The guest room is as much a welcome retreat for visitors as it is a reflection of the host’s hospitality.
“Secluded and self-sufficient, it should make guests feel at home and in charge of their stay,” says Mara Miller, who, along with her husband, Jesse Carrier, is a principal at New York City-based Carrier and Company Interiors.
Carrier adds that guest rooms are “highly functional and organized. Our marching orders from our clients are always that things like the location of towels and pillows be very obvious to guests so they don’t feel that they are intruding. There’s a graciousness our clients are looking to bestow upon these rooms.”
He adds that comfortable convenience starts with the location of the guest room.
“Our clients want it to be as far removed from the family quarters as possible so there’s no feeling of encroachment,” Carrier says.
For a gulf-side home in Naples, Florida, for example, Carrier and Company Interiors designed a ground-floor guest room that has its own balcony and entrance on the side of the main house.
“It also gives direct access to the pool,” Miller says. “The guest has both autonomy and privacy.”
In a project in Southampton, New York, the guest suite, which includes a bedroom, kitchenette, and sitting room with a daybed, was sited in the attic space of the carriage house. Not only was it separate from the main house, but its entrance also was via an exterior staircase.
And for a coastal hi-rise, the design duo chose to place the guest room close to one of the condo’s two entrances, giving guests the option to come and go as they please without disturbing the rest of the household.
Regardless of style or color scheme, the guest room typically includes high-speed Internet access, a desk or writing table, a sitting area with a TV and a daybed or a sleeper sofa in addition to the main bed.
“Kitchenettes are always welcome in a suite,” Miller says. “The furnishings of all our guest rooms are functional and flexible.”
For the Naples project, Miller and Carrier added an upholstered bench at the end of the bed as an extra seat that also serves as a spot to pack and unpack suitcases.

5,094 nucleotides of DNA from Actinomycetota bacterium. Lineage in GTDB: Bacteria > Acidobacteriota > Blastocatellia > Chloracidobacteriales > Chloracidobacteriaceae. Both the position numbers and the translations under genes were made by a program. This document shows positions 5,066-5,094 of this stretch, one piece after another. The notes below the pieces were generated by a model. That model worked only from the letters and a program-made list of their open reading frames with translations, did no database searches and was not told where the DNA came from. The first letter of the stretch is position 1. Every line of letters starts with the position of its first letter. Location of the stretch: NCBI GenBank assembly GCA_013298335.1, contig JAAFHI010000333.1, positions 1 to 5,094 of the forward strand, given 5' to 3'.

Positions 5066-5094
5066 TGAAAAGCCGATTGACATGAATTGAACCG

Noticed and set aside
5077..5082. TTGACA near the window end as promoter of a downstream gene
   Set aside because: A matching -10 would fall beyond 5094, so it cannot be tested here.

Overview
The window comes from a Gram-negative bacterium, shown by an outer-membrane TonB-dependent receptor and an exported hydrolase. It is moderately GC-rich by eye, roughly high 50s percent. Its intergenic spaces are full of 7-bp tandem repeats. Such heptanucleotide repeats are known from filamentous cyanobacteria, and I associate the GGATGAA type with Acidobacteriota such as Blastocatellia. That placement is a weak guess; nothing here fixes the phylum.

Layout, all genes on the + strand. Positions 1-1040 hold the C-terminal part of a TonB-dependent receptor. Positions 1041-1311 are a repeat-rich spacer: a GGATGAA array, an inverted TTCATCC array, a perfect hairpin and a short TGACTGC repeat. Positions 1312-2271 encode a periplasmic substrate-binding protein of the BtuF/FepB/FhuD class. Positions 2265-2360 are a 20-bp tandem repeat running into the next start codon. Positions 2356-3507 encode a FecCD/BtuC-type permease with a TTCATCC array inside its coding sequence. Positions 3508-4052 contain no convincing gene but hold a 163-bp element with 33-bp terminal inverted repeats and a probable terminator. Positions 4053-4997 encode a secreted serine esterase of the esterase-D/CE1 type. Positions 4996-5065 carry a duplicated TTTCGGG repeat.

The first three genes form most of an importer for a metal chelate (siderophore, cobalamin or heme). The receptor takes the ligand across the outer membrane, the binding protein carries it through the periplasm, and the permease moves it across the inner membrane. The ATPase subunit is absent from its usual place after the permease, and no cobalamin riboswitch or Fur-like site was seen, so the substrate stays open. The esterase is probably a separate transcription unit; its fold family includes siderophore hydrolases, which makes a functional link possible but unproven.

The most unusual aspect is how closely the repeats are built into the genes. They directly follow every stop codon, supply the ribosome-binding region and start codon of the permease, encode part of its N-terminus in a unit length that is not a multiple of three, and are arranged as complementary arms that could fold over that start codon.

The guest rooms Carrier and Company Interiors designs also are appointed with books and magazines as well as fresh bouquets.
“We make them as complete as possible so guests feel attended to,” Miller says.
Everything is within each reach, Carrier says, adding that “there’s no opening of 12 different drawers to find necessary items, and the bed and bath linens are coordinated, sometimes by the color of their piping, so guests and housekeeping staff can identify them easily.”
Miller adds that elements like cellphone chargers are sited so that “guests don’t have to crawl under beds to find an outlet or search for them.”
Most of the guest rooms Carrier and Company Interiors designs are in country houses or vacation homes, where Carrier says “a lot of fantasy is already incorporated into the design. These second and third homes are places where people go to escape from the daily grind; they are bucolic quarters, and guest rooms are extensions of this idea.”
The Naples guest room, which is off the home’s family room, has a lime/olive green color theme that brings what Carrier calls “a tropical vibe imbued with the glamour of Palm Beach” that complements the colorful kitchen and plays off the color scheme of the family room.
In a 19th-century Long Island, New York, cottage, Carrier and Company Interiors created a guest room that is in keeping with the spirit and décor of the rest of the house. The simple board-and-batten walls are painted a pale, serene green that is vaguely reminiscent of grass, and the room is dominated by an antique iron bedstead that’s painted cloud white. French doors blur the lines between indoors and outdoors.
Although there are no hard and fast rules for designing a guest room, Carrier and Miller say that everything should make the guests and hosts feel at ease so everyone enjoys themselves and looks forward to the next visit.
For more information, visit carrierandcompany.com.